General Electric Co. is nearing a deal with Caithness Energy with a potential value of more than $1 billion to supply equipment for multiple power plants in the United States.
GE would provide as many as six of its new H-class gas turbines, along with steam turbines and other equipment, the companies announced Wednesday. The pact, covering plants to be developed in 2017 and 2018, is expected to become final by the end of this month.
A deal would be a boon for GE as CEO Jeffrey Immelt reorients it around industries such as energy, aviation and oil. The Boston-based company shed most of its finance and consumer operations while bulking up equipment manufacturing through agreements including the $10 billion acquisition of Alstom SA’s power division.
The so-called HA turbine, a Winnebago-sized unit that is the company’s most efficient, is crucial to GE Power as global population growth drives demand for electricity. GE committed $2 billion to develop the product and help maintain its position as the world’s leading supplier of gas turbines. The manufacturer accounted for about 39% of the world market in 2016, followed by competitors Siemens AG and Mitsubishi Hitachi Power Systems Ltd., according to data from McCoy Power Reports.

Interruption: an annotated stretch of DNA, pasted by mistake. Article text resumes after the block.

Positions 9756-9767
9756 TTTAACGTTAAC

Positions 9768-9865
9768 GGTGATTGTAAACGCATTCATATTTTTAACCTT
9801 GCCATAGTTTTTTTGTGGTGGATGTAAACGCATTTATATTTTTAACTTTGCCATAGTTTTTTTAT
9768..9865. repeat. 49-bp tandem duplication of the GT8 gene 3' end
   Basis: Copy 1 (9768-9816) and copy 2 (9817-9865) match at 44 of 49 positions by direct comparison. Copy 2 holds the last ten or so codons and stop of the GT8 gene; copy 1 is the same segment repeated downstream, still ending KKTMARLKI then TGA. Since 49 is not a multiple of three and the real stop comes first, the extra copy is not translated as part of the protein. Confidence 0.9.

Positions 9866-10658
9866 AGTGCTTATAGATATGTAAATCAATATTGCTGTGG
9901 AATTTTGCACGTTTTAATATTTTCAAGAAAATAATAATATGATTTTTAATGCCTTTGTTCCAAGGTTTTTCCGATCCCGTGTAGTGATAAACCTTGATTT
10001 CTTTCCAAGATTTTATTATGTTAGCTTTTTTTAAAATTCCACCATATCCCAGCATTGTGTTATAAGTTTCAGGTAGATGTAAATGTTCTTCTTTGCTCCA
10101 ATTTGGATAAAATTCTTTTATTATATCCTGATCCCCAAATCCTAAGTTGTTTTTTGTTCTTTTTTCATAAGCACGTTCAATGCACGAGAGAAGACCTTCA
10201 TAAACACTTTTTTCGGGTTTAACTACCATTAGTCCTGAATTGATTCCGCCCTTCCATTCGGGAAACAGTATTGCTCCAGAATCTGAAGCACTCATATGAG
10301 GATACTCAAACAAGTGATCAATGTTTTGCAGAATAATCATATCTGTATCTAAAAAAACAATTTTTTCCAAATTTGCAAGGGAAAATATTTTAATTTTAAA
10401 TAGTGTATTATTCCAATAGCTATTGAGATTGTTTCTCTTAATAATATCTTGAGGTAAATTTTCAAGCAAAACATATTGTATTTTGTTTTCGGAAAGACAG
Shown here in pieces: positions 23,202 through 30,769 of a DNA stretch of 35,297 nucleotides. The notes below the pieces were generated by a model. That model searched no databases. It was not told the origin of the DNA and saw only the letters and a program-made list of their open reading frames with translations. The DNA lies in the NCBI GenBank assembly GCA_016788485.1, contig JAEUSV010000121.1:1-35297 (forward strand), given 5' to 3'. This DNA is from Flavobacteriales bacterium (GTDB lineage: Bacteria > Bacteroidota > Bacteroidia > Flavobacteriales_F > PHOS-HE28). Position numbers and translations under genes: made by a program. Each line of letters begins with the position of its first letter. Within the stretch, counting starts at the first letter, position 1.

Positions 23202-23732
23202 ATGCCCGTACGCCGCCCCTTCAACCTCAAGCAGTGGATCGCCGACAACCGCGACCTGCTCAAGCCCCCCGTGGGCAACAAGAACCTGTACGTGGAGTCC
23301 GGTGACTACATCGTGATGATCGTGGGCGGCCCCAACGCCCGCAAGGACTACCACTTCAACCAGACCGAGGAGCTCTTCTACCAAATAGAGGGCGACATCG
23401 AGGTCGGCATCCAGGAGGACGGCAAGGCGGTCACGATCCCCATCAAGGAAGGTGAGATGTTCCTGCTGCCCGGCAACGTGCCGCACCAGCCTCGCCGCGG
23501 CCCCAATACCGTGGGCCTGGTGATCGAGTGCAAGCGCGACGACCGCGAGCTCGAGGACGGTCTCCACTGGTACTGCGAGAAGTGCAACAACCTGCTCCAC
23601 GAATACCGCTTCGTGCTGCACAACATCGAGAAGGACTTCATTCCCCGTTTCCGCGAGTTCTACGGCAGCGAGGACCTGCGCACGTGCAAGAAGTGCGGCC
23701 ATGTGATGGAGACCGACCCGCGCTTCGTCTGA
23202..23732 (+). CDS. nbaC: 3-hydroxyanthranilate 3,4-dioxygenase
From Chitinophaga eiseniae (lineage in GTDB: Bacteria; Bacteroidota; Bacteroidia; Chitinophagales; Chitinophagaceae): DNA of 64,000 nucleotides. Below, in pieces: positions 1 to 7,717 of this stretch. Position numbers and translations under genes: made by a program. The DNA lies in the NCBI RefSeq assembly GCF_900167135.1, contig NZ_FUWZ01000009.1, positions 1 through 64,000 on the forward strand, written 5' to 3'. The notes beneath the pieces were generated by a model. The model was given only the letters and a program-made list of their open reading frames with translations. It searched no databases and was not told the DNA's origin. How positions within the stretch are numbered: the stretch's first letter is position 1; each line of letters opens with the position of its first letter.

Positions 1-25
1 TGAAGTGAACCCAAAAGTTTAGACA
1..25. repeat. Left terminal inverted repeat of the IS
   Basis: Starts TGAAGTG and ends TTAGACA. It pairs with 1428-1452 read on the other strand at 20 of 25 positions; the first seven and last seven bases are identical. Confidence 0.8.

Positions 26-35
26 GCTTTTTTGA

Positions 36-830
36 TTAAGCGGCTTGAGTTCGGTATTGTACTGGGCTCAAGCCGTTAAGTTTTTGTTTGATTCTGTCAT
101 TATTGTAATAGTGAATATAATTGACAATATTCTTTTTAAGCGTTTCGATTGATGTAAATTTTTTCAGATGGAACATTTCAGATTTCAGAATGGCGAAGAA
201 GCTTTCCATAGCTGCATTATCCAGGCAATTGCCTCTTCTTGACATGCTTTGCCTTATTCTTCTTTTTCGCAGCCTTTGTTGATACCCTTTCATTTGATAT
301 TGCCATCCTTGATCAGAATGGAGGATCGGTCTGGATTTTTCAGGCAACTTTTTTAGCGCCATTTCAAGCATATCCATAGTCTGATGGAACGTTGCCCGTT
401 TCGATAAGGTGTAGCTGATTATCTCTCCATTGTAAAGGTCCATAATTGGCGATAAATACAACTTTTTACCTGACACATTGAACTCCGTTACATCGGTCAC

GE has received orders for 58 HA turbines, not including the six under consideration in the Caithness deal.
Under the agreement being discussed, GE would provide equipment generating as much as 3 gigawatts of electricity, or enough to power about 2.5 million U.S. homes. Orders for the turbines and associated service agreements are expected to be recorded by GE in the next 24 months.
Caithness is poised to become the top customer for the HA turbine, following a 2015 agreement to buy two units for a Pennsylvania plant. That facility, known as Caithness Moxie Freedom, is under development and will go online next year.
Separately, GE signed a pair of agreements with Gas Natural Fenosa valued at $130 million to service equipment in Mexico, including gas turbines manufactured by Siemens and Mitsubishi Hitachi. GE gained the ability to maintain and repair competitors’ products through the Alstom acquisition.
Leaders of GE’s power and renewable-energy businesses are meeting with investors Wednesday in New York to detail the operations.
By Richard Clough